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Making some sense of the nonsensical
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On July 29, 2005 at 7:38 am I was right in the middle of my commute to work. And I was on foot. 
That summer, I was working as an editor at National Public Radio in Washington, and I was riding the DC Metro from Clarendon, Virginia into town.  At that precise moment, I was walking quickly down a city street in Chinatown.  
After a morning meeting at NPR, and several newspapers, I saw an alert come up on my computer screen about a new, urgent story hitting the wires in Avon, Connecticut. 
I felt sick, and guilty that I wasn’t there.
The story said that an out-of-control dump truck had careened down Avon Mountain on Route 44, causing a fiery crash, and killing four people. Before I called the newsroom at WNPR – I walked outside the building, and called my wife. 
She doesn’t travel that part of the road – she’s a teacher in New Hartford – but like we all remember on September 11th, you call, just to make sure everyone’s safe.  
She was safe, but she was crying. She’d just found out that “Chip” Stotler, the father of five of her students, had died in the crash. I couldn’t believe what she was saying. 
Their big family was such a part of life at the school, there was a sign near the front door that read “Stotler Parking.” Of all the people, I thought…why the hell would it be Chip?
Every single thought I had was – how I wished I was back home.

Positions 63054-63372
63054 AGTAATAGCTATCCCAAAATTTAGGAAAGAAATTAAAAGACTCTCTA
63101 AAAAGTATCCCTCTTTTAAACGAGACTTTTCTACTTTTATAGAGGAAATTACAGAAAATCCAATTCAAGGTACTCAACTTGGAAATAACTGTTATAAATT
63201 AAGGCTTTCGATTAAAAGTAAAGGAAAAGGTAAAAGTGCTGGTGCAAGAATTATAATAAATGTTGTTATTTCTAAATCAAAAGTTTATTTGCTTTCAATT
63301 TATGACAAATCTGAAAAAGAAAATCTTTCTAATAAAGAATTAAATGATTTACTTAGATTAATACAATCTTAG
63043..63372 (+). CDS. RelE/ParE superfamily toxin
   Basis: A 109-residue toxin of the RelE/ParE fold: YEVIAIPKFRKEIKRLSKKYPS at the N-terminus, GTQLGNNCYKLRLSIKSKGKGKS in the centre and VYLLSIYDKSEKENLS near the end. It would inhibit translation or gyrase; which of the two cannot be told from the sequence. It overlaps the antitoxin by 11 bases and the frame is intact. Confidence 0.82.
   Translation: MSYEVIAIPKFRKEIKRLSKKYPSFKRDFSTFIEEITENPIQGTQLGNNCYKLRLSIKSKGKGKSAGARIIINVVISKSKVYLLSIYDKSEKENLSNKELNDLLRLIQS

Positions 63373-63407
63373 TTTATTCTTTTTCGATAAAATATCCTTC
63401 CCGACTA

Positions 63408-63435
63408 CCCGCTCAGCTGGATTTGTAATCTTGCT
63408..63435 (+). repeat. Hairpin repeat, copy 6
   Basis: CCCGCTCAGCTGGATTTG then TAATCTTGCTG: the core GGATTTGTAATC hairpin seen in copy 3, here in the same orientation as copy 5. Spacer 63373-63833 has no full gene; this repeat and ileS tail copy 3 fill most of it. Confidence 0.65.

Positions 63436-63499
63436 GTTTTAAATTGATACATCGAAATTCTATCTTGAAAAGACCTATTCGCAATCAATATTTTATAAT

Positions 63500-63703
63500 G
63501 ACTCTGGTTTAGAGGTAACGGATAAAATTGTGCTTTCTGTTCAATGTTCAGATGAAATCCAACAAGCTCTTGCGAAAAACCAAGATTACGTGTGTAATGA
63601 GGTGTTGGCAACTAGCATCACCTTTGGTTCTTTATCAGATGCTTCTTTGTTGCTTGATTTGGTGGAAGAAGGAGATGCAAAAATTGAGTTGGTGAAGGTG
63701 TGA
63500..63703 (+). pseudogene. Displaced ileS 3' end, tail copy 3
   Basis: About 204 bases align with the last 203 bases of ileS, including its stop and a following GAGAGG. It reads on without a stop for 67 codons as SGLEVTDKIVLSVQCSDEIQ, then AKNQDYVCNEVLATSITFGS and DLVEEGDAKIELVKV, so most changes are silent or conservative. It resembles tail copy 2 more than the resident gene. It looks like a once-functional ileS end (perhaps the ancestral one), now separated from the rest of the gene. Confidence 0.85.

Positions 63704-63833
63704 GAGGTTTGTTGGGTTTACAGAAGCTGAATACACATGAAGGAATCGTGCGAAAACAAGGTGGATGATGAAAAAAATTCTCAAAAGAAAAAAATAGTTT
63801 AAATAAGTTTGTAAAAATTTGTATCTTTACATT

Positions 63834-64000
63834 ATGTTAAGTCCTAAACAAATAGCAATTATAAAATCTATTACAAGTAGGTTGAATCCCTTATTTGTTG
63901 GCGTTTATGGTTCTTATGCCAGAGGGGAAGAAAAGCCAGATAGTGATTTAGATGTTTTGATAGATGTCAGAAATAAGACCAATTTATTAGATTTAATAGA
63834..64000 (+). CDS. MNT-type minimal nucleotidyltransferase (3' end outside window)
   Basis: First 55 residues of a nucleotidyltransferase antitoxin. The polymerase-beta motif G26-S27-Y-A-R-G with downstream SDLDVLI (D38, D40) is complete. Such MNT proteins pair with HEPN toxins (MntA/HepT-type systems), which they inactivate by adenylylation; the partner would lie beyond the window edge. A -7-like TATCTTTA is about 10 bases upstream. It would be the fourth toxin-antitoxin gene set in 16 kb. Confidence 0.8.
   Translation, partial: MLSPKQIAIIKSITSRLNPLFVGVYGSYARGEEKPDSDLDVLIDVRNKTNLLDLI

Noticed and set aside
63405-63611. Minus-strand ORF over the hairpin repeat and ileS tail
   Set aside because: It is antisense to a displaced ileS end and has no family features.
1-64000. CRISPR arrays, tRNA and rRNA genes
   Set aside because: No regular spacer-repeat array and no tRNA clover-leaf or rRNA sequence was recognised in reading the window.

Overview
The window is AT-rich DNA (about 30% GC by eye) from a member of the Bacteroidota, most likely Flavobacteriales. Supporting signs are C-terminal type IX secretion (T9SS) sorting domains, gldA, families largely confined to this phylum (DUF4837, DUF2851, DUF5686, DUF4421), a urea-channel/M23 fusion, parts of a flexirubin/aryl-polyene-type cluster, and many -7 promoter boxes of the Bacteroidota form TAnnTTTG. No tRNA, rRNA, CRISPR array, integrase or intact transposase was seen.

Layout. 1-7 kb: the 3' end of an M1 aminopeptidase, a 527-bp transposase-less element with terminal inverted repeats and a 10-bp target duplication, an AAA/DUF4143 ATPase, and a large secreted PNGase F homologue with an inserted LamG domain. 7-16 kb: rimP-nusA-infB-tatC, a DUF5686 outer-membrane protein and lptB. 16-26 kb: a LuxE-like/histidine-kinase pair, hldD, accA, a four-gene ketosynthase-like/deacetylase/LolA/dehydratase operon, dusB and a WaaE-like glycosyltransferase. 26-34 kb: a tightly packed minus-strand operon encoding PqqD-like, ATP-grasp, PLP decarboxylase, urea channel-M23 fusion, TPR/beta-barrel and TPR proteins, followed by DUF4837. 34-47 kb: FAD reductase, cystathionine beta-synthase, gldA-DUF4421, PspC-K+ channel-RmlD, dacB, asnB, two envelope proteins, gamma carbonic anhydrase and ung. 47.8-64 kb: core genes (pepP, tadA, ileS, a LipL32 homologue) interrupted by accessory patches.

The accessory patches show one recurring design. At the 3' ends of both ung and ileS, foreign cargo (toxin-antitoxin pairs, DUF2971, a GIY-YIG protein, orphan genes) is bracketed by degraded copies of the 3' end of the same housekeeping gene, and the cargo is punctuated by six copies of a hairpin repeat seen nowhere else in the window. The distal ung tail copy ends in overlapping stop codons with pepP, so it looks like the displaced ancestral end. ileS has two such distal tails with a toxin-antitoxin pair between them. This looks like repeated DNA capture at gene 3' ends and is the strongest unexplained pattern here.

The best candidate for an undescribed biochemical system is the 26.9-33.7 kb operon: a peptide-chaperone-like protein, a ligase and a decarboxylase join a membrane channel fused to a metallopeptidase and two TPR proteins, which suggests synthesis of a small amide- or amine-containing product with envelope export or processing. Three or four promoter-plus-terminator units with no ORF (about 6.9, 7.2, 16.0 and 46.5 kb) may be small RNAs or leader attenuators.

Then I realized something. If I had been home there…I would have made that  commute. If I wasn’t standing on a street corner in Washington at 7:38…I would have been sitting in a car, right next to Chip.  
Mark Robinson was there…in his car at the base of the mountain. 
His book, Smoke Fire and Angels, recounts the day of the accident and the aftermath. We talked to Robinson about making sense of a tragic accident…and what changes it’s prompted.  He cited legislative "loopholes" that allowed a trucking company with more than a thousand outstanding violations to not only continue to operate - but collect more than $1 million in state contracts.  His book really isn't just about that, though...it's about the people who were affected.  The families whose lives were changed.  
We also talked to Tom Condon of The Hartford Courant – about what this accident can teach us about how we react and rebuild after tragedy in Connecticut.  He brought up lessons learned from the Mianus River Bridge collapse in the 1980s.  
We’ll also got a status update from the DOT on the ongoing, massive changes to a very dangerous roadway.  It's expected to be completed at the end of 2010, and cost somewhere around $15 million.  After literally moving a mountain, and holding up traffic for years - many callers and our panelists wondered, will it really stop another accident like this from happening?